The cost-saving of that approach could be significant. The average Verizon plan costs roughly $420 to $660 per year without corporate discounts. But a single mental health emergency room visit costs anywhere from $570 to $640 per visit. That cost can balloon beyond that figure if patients are admitted to a hospital.
Grey said that patients report the phones help them curb the loneliness associated with an extended stay at home, improving their overall well-being.
“We found that people are just thrilled and that the phone changed their lives,” said Allison Crotty, member engagement director at Partners. “Not only is it helping them engage in services, but they’re also able to listen to music that’s calming and they’re able to maintain social networks.”
Mahoney, the peer support specialist, has gotten good at fostering closeness even when clients aren’t physically in the room with him. But when screens aren’t an option, Mahoney meets with people face-to-face. Twice a week, he visits the Haywood Street Congregation, an Asheville church that serves takeout meals to the homeless.
Mahoney said he wears two masks and sanitizes his hands frequently when he’s seeing clients in person. He sits across from people at a picnic table, offering support and the occasional elbow bump. And he reminds clients to wear masks during those interactions to minimize the risk of transmission.
Every so often, Mahoney also drives out of Asheville and into the surrounding mountains to visit rural clients who cannot connect in any other way.
“I’ll go sit on their front porch or sit on their steps six feet away and check in that way,” he said.
Elsewhere in the mountains, Mary Ann Widenhouse, president of the Haywood County chapter of the National Alliance on Mental Illness, has tried to hold a support group outside. Many of the members, she said, prefer face-to-face interactions to phone conversations and the chapter has yet to venture into virtual support.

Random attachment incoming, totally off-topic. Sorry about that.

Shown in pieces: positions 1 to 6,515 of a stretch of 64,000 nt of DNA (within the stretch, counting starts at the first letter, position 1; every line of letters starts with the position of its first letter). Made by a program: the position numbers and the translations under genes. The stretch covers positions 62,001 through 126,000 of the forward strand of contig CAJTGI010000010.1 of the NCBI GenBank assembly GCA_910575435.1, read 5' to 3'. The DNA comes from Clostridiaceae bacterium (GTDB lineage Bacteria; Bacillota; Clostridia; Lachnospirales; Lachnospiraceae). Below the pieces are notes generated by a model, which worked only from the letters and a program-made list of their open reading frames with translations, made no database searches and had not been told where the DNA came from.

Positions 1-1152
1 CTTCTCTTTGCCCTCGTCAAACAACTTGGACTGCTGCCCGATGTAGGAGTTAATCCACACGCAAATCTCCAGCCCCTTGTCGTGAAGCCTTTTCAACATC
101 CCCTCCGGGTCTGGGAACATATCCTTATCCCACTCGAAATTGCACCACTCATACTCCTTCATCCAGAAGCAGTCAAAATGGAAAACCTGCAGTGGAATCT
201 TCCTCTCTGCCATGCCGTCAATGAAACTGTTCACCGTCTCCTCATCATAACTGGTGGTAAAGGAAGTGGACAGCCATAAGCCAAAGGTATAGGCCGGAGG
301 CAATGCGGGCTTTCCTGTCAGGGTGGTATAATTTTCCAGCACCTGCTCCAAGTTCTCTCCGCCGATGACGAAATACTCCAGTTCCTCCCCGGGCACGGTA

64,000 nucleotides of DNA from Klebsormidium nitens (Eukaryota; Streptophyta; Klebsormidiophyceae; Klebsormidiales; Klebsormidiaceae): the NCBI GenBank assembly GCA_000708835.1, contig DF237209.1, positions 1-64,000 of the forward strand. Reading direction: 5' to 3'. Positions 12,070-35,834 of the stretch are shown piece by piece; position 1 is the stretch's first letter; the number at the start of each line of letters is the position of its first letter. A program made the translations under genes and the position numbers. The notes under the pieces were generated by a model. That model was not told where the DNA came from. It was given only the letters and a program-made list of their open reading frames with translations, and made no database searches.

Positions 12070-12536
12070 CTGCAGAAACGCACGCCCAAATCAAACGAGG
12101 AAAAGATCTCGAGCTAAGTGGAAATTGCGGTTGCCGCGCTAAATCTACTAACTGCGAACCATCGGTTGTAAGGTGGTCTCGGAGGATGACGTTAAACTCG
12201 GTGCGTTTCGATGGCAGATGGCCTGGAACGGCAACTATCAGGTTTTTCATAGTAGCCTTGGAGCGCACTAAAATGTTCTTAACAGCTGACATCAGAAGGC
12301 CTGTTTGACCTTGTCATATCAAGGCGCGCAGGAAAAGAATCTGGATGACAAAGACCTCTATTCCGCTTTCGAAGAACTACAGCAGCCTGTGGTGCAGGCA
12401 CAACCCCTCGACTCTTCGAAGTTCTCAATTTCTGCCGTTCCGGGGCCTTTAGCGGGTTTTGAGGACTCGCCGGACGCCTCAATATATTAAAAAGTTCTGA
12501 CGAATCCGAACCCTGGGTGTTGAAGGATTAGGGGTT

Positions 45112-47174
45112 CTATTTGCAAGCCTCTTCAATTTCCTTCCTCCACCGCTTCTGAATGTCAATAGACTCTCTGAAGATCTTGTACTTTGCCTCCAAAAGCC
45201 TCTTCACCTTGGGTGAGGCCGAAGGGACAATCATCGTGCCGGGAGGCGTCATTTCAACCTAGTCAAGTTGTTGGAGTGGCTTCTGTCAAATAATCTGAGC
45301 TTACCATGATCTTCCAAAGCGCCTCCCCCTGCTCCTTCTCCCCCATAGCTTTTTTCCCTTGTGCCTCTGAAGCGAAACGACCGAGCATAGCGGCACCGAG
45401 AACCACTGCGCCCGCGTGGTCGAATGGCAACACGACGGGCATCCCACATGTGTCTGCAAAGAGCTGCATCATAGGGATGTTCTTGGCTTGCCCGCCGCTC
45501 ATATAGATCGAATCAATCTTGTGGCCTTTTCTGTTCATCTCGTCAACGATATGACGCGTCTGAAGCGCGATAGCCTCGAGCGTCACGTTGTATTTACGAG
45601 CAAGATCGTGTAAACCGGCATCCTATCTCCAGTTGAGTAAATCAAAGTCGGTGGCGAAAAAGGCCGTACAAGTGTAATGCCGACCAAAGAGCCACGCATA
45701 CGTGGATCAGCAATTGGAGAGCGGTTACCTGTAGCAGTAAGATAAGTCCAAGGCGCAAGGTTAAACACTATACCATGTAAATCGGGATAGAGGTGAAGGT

The idea of an outdoor group seemed simple at first: pick a public park and a time and invite mask-clad members. Everyone would sit six feet apart to minimize exposure. But the inaugural open-air group, held last month at a park in the town of Waynesville, ran into challenges.
On the night of the meeting, children played soccer nearby and their moms were chatting in the shaded shelter that Widenhouse intended to use, so there wasn’t much privacy. Other questions quickly arose too: How many people should be allowed to attend the group at once? Should Widenhouse screen participants for symptoms ahead of the meeting? And what outdoor locations could guarantee privacy in the future?
Widenhouse’s experiment appears to be unique among NAMI chapters, said Mikayla Cardona, affiliate and outreach specialist at NAMI North Carolina. The sweltering North Carolina summer has limited the usefulness of that approach, but the organization may revisit the idea when the weather cools down. In the meantime, several chapters are holding online support groups, she added.
Widenhouse said the outdoor group idea needs refining before the next meeting. Lately, she’s been thinking that perhaps a hiking support group could offer the privacy members need. But what works in Haywood County may not work for another community, she said.
Whatever kinds of support a community chooses, Mahoney said, be it face-to-face or virtual, would be important to sustain in the coming months.
“We’ve got the opioid epidemic and it hasn’t gone away and the other things haven’t gone away, but we’re in the middle of a pandemic,” he said. “It’s like a tornado in the middle of a hurricane.”
North Carolina Health News is an independent, nonpartisan, not-for-profit, statewide news organization dedicated to covering all things health care in North Carolina. Visit NCHN at www.northcarolinahealthnews.org.